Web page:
Are you doing research on a gender-related topic? Falvey has you covered! We have everything you need: journals, books, search engines for finding resources, and databases containing primary source materials to answer all of your gender and women’s studies questions! Visit the our Subject Guide on Gender & Women’s Studies, and be sure to check out these resources:

We subscribe to all of the top journals in the field, including:

Great interdisciplinary databases to help you find journal articles, books, news, and more:

GenderWatch

GenderWatch includes indexing, abstracts, and full text of scholarly journals, magazines, newspapers, newsletters, books, conference proceedings, dissertations, and reports in many disciplines on topics relevant to gender studies. This database is particularly strong in its coverage of dissertations and non-mainstream magazines and newspapers.

Gender Studies Database

Gender Studies Database provides indexing and abstracts for academic and professional journals, conference papers, books, book chapters, government reports, discussion and working papers, theses & dissertations and other sources. GSD combines Women’s Studies International and Men’s Studies databases with the coverage of sexual diversity issues, and is very strong in its coverage of health sciences journals as well as other academic journals.

 

Primary sources and historical documents:

Source: Digital Transgender Archive

Digital Transgender Archive (Free to all users)

This resource provides “an online hub for digitized historical materials, born-digital materials, and information on archival holdings throughout the world” related to transgender history. The project is based at the College of Holy Cross in Worcester, Mass., and is searchable and browsable by map, institution, collection, topic, and genre. The contents of the collection focus on materials created before 2000.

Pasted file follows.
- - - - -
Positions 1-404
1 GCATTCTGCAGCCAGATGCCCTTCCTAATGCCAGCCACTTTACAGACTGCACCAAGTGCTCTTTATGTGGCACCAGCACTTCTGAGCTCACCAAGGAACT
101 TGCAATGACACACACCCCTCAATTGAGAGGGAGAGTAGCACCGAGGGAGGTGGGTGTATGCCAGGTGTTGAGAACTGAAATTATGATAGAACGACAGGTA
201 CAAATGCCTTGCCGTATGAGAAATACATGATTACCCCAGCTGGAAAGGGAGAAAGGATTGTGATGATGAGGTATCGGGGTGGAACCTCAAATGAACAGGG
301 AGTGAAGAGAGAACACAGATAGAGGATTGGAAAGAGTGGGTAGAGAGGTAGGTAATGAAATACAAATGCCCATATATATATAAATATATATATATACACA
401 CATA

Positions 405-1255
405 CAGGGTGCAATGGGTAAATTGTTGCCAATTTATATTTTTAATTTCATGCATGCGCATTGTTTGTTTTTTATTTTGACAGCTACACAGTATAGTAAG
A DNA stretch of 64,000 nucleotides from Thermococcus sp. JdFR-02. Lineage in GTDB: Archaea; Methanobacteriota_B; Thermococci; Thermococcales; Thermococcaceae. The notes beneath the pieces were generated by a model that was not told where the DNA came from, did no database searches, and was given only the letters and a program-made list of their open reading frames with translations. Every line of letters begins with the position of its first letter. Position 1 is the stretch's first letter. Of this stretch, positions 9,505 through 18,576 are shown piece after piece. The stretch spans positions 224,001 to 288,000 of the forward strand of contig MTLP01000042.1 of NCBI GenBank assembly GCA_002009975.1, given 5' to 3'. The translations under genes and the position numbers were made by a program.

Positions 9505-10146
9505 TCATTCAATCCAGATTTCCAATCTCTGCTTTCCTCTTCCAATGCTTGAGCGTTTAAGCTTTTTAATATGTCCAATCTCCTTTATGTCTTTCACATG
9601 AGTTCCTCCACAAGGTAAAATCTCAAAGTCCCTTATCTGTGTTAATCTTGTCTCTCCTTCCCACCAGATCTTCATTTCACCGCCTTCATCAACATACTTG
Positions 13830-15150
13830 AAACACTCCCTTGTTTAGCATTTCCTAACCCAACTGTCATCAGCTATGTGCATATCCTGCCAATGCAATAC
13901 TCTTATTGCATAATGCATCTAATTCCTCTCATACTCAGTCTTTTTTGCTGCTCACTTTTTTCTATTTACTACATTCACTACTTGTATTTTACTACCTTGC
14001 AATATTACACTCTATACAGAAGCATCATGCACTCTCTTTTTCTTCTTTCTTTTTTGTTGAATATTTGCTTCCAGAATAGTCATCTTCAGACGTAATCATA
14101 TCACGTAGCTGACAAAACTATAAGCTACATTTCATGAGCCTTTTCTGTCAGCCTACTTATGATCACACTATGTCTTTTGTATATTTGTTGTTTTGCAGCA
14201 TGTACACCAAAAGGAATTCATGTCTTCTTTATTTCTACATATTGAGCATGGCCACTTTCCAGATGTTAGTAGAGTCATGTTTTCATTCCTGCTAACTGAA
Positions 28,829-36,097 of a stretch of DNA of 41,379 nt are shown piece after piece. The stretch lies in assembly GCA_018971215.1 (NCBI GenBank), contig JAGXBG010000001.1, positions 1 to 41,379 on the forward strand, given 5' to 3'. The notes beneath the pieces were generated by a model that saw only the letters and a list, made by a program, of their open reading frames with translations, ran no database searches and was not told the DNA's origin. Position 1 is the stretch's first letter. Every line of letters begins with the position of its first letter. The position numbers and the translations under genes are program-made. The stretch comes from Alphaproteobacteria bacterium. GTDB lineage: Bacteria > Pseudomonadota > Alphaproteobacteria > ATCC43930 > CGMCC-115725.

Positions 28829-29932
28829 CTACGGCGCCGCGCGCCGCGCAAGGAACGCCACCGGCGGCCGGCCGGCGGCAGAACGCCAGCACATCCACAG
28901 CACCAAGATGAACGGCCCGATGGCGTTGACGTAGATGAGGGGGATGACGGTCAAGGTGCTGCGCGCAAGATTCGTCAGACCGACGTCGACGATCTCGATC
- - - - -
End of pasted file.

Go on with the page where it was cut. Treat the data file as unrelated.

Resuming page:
Source: Adam Matthew Digital

Gender: Identity and Social Change

This database provides access to primary sources documenting the changing representations and lived experiences of gender roles and relations from the nineteenth century to the present. Offers sources for the study of women’s suffrage, the feminist movement, the men’s movement, employment, education, the body, the family, and government and politics. Falvey licenses this resource from Adam Matthew Digital.

The Gerritsen Collection of Aletta H. Jacobs

The Gerritsen Collection features digital copies of more than 4000 books and pamphlets and complete runs of more than 200 periodicals related to women’s history in general and the movement for women’s rights in particular. It includes materials addressing both the pro-feminist and anti-feminist case, as well as other materials that provide an objective look at the condition of women in a given time of place. Its coverage is international, and extends from the middle of the 15th century to the middle of the 20th century. Each of the books, pamphlets, and periodical titles has its own listing in Falvey’s library catalog.